The Service Enterprise
In many ways, this disconnected feeling dovetails perfectly with the service enterprise. The hospital of the future must treat service as a central principle and embed it in all the workflows throughout the enterprise, from delivering meals to transplanting organs. This is difficult in any organization and especially so in a hospital, but that's where new technology should be pursued rigorously. Great service relies on helping staff do their jobs effectively and efficiently; consistently delivering the desired outcome; and treating patients in a manner that acknowledges their humanness, not simply their biological status.
The hospital of the futures solves this by tackling issues such as patient alarms. As any patient and many nurses will tell you, alarms are a nightmare — literally, in some cases — because they go off throughout the night. They are a noisy, dinging challenge to a patient's restful night's sleep. Furthermore, it's a bit unnerving for the patient when he or she must ring the nurse call bell to get someone to respond after five minutes of uninterrupted alarm dinging. Meanwhile, nurses know that most of the alarms are nuisances, yet they cannot ignore or disable them without risking the patient's health.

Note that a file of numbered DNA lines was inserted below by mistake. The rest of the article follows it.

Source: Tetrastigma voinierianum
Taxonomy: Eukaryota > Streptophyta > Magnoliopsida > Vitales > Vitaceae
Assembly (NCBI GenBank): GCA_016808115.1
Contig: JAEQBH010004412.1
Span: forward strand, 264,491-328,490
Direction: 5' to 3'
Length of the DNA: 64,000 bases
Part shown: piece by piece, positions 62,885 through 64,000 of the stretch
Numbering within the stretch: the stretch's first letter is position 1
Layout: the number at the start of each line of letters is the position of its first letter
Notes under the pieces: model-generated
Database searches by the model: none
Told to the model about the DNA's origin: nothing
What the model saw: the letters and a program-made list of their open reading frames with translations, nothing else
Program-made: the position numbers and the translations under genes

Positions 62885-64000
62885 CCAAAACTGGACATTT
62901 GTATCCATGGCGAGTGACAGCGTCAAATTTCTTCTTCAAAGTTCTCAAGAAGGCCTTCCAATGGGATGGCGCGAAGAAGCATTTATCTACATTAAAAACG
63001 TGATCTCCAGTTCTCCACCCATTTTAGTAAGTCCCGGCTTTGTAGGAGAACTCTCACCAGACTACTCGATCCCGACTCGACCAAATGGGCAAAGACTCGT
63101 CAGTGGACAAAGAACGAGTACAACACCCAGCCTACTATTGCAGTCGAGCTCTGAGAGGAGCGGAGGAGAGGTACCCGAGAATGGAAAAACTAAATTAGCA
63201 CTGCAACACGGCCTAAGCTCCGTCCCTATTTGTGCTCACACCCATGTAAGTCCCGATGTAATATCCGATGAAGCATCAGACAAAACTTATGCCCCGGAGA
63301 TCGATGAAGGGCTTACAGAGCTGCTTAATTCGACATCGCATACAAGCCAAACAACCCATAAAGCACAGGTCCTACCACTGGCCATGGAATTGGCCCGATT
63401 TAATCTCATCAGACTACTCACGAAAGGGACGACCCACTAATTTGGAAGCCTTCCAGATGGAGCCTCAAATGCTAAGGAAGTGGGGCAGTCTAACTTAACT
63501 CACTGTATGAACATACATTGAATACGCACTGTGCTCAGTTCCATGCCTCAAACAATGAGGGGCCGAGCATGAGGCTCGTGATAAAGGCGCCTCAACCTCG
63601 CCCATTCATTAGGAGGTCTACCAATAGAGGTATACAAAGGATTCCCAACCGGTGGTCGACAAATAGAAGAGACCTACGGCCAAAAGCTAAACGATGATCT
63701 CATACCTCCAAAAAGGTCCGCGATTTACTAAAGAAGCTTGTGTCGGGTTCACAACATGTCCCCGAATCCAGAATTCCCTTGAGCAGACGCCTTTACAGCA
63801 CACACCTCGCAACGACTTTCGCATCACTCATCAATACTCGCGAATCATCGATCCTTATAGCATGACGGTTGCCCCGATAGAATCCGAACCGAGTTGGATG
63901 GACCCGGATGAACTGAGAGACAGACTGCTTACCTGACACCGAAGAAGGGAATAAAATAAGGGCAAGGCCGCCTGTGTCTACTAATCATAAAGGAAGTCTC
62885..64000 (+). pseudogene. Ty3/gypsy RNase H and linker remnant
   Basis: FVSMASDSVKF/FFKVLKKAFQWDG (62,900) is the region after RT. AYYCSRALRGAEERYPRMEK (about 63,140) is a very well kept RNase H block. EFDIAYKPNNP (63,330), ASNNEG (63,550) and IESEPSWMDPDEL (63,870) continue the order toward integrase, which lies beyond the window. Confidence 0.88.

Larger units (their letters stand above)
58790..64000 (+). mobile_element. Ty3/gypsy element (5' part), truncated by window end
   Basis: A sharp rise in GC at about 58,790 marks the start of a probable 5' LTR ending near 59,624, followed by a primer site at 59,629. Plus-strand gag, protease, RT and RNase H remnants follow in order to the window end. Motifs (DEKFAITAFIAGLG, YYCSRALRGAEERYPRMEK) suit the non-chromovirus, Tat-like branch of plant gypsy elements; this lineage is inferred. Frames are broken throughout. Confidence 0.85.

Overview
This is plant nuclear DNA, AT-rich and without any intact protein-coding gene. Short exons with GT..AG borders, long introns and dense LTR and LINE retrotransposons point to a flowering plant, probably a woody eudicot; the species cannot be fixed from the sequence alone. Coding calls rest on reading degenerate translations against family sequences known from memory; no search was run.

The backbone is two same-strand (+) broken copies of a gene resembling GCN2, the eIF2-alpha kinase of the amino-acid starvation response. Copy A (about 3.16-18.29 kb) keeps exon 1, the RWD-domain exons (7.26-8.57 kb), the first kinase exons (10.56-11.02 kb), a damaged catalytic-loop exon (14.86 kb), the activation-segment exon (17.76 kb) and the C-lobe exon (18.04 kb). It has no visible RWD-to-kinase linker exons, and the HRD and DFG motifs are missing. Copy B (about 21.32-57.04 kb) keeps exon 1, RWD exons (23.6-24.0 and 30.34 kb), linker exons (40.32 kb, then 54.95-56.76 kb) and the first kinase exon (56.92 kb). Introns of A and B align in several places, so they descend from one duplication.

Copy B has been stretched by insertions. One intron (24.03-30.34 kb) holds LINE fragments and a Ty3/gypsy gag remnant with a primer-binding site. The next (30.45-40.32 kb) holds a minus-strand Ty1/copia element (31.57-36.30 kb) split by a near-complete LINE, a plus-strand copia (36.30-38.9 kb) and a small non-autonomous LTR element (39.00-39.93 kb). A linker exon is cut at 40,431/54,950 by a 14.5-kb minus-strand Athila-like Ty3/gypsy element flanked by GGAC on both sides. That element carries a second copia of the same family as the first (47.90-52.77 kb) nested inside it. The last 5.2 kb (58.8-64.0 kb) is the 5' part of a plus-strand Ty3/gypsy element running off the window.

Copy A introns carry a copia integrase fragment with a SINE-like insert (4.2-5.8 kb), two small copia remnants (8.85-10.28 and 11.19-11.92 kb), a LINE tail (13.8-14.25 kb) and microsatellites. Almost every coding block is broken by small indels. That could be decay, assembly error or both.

This problem has become so serious that the Joint Commission in April published a Sentinel Event Alert on medical device alarm safety. Better clinical monitoring and alarm technology, better patient space design and better clinical care workflow are needed. Our technology-enabled hospital of the future focuses on solving this issue. The rooms are quieter, the nurses are happier and the patients are safer and well-rested.
The Value Enterprise